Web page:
teaches at Makerere University in Uganda and at Columbia University in New York City. He is the author of several books, including Saviors and Survivors: Darfur, Politics, and the War on Terror and Good Muslim, Bad Muslim: America, the Cold War, and the Roots of Terror.
Near the end of Monday’s Republican presidential debate, Republican Rep. Ron Paul of Texas drew boos from the crowd and a rebuke from other candidates on the podium when he criticized U.S. foreign policy in discussing the roots of the 9/11 attacks. "We’re under great threat because we occupy so many countries," Paul said. "We have to be honest with ourselves. What would we do if another country, say China, did to us what we do to all those countries over there?" Our guest, Columbia University Professor Mahmood Mamdani, responded to Dr. Paul’s comments by saying, "He sounds like a professor. I mean, he’s trying to educate his audience, and the audience is not ready to be educated. It wants to be rallied to a cause that it doesn’t have to think about." Mamdani is the author of several books, including "Good Muslim, Bad Muslim: America, the Cold War, and the Roots of Terror." [includes rush transcript]
AMY GOODMAN: You come back from Uganda in the midst of the presidential race for next year, 2012. There was a big Tea Party debate the other night that CNN had. Toward the end of the debate, Ron Paul, one of the Republican candidates, the Congress member from Texas, drew boos from the crowd and a rebuke from other candidates when he criticized U.S. foreign policy, discussing the roots of 9/11. We played this for Noam Chomsky yesterday. We’d also like to get your comment, Professor Mamdani.
REP. RON PAUL: We’re under great threat because we occupy so many countries. We’re in 130 countries. We have 900 bases around the world. We’re going broke. The purpose of al-Qaeda was to attack us, invite us over there, where they can target us. And they have been doing it. They have more attacks against us and the American interests per month than occurred in all the years before 9/11. But we’re there, occupying their land. And if we think that we can do that and not have retaliation, we’re kidding ourselves. We have to be honest with ourselves. What would we do if another country, say China, did to us what we do to all those countries over there?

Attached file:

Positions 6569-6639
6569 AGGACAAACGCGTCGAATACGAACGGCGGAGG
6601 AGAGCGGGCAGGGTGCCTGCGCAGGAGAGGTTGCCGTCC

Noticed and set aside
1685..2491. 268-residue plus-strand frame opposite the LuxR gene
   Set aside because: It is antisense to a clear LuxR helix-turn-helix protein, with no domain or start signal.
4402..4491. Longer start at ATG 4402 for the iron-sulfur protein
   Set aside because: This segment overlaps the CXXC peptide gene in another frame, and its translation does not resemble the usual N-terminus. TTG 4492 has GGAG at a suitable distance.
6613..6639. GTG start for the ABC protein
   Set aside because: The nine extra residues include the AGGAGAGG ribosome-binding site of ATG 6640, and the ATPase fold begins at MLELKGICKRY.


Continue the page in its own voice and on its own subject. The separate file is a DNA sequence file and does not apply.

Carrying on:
So, this whole idea that the whole Muslim world is responsible for this and they’re attacking us because we’re free and prosperous, that is just not true. Osama bin Laden and al-Qaeda have been explicit. They have been explicit, and they wrote and said that we attacked—we attacked America because you had bases on our holy land in Saudi Arabia, you do not give Palestinians a fair treatment, and you have been bombing—I didn’t say that, I’m trying to get you to understand what the motive was behind the bombing. At the same time, we had been bombing and killing hundreds of thousands of Iraqis for 10 years. Would you be annoyed? If you’re not annoyed, then there’s some problem.
AMY GOODMAN: Yes, that was Republican presidential candidate Ron Paul, the Republican Congress member from Texas, who is the father of Rand Paul, the Kentucky senator. Mahmood Mamdani?
MAHMOOD MAMDANI: Well, I had missed this completely, you know? And I’m very thankful that you’ve given me an opportunity to listen to this. He sounds like a professor. I mean, he’s trying to educate his audience, and the audience is not ready to be educated. It wants to be rallied to a cause that it doesn’t have to think about. But it’s great that this is part of the public debate in the U.S. today. It’s obviously a fringe voice by, you know, the—
AMY GOODMAN: Do you think President Obama would ever sound like that?
MAHMOOD MAMDANI: No, no, no. I don’t think so. He could have sounded like that in a classroom, but I don’t think he would sound like that on a public platform, not after drones and after, you know, the responses to the whistleblowers and WikiLeaks. And look, you know, during Bush, we used to think that the problem was that the rule of law had been suspended and there were all these prisons all over the place. And now the preferred strategy is assassination. It’s not taking people to prisons. There’s no need for Abu Ghraib or [Guantánamo] or anything. It’s just to unleash a drone. So, it’s—and I’m not saying this—I’m not connecting this directly to Obama or anything, but the point is that that’s where things are moving. Nobody can deny that’s where they’re moving. And we can discuss who was responsible. But that’s the direction in which things are moving. And I think that’s cause for huge concern.
AMY GOODMAN: Well, Professor Mahmood Mamdani, you mentioned one in six Americans are poor, and that’s going to be our next segment. I want to thank you so much for being with us. Professor Mahmood Mamdani is just back from Kampala, Uganda, after several months, written extensively on regional and global implications of NATO’s intervention in Libya. He teaches here in New York at Columbia University, author of a number of books, among the books, Saviors and Survivors, as well as Good Muslim, Bad Muslim: America, the Cold War, and the Roots of Terror. This is Democracy Now! We’ll be back on the issue of poverty in America in a minute.